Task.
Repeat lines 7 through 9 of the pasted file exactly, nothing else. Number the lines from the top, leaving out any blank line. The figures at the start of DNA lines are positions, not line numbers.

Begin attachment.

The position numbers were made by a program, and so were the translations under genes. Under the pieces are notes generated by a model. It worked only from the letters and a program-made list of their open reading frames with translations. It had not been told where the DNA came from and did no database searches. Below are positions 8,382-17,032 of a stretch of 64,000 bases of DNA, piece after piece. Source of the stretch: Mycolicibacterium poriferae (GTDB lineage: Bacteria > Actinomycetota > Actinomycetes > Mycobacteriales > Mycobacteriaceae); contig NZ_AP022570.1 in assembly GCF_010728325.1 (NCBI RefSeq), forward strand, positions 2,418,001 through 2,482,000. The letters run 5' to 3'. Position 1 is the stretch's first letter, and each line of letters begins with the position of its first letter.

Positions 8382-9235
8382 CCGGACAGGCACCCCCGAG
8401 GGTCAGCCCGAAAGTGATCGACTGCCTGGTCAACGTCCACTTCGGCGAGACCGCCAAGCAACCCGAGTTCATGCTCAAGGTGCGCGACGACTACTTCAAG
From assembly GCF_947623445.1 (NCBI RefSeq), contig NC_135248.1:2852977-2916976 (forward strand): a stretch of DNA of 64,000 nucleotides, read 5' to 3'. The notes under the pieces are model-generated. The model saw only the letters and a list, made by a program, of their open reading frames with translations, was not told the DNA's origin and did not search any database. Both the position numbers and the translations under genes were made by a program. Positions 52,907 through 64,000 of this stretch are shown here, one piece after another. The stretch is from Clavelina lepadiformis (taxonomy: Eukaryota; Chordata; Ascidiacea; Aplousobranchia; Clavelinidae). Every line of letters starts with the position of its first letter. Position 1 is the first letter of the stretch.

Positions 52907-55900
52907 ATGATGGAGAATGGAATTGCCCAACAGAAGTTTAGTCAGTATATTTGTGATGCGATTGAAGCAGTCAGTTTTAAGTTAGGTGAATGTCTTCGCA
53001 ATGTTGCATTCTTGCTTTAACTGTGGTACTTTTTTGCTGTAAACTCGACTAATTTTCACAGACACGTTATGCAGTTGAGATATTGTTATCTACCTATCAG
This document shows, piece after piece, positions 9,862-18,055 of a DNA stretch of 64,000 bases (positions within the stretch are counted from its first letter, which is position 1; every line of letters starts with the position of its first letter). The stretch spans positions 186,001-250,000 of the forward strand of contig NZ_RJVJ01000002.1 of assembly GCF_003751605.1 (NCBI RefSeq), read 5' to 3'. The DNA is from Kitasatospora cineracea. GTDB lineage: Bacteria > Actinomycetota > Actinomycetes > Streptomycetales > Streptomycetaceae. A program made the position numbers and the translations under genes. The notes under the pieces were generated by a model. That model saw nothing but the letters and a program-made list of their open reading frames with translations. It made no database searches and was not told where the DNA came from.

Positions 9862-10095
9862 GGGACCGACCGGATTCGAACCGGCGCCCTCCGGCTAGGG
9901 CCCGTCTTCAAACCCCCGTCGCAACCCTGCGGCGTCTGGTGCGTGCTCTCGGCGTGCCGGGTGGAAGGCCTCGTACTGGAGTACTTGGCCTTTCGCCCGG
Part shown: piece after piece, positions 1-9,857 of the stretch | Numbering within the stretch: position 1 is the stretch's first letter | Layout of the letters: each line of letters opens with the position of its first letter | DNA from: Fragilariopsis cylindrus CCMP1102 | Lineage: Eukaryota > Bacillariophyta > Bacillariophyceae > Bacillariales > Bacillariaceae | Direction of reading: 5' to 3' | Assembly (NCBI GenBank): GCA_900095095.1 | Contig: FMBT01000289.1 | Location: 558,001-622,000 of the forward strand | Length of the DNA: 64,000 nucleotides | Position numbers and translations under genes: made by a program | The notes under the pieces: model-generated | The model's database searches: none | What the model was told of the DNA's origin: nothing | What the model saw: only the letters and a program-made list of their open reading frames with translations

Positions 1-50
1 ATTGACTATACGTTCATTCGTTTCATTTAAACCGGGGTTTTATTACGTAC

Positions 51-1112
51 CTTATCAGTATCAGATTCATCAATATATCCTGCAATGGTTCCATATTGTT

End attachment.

52907 ATGATGGAGAATGGAATTGCCCAACAGAAGTTTAGTCAGTATATTTGTGATGCGATTGAAGCAGTCAGTTTTAAGTTAGGTGAATGTCTTCGCA
53001 ATGTTGCATTCTTGCTTTAACTGTGGTACTTTTTTGCTGTAAACTCGACTAATTTTCACAGACACGTTATGCAGTTGAGATATTGTTATCTACCTATCAG
This document shows, piece after piece, positions 9,862-18,055 of a DNA stretch of 64,000 bases (positions within the stretch are counted from its first letter, which is position 1; every line of letters starts with the position of its first letter). The stretch spans positions 186,001-250,000 of the forward strand of contig NZ_RJVJ01000002.1 of assembly GCF_003751605.1 (NCBI RefSeq), read 5' to 3'. The DNA is from Kitasatospora cineracea. GTDB lineage: Bacteria > Actinomycetota > Actinomycetes > Streptomycetales > Streptomycetaceae. A program made the position numbers and the translations under genes. The notes under the pieces were generated by a model. That model saw nothing but the letters and a program-made list of their open reading frames with translations. It made no database searches and was not told where the DNA came from.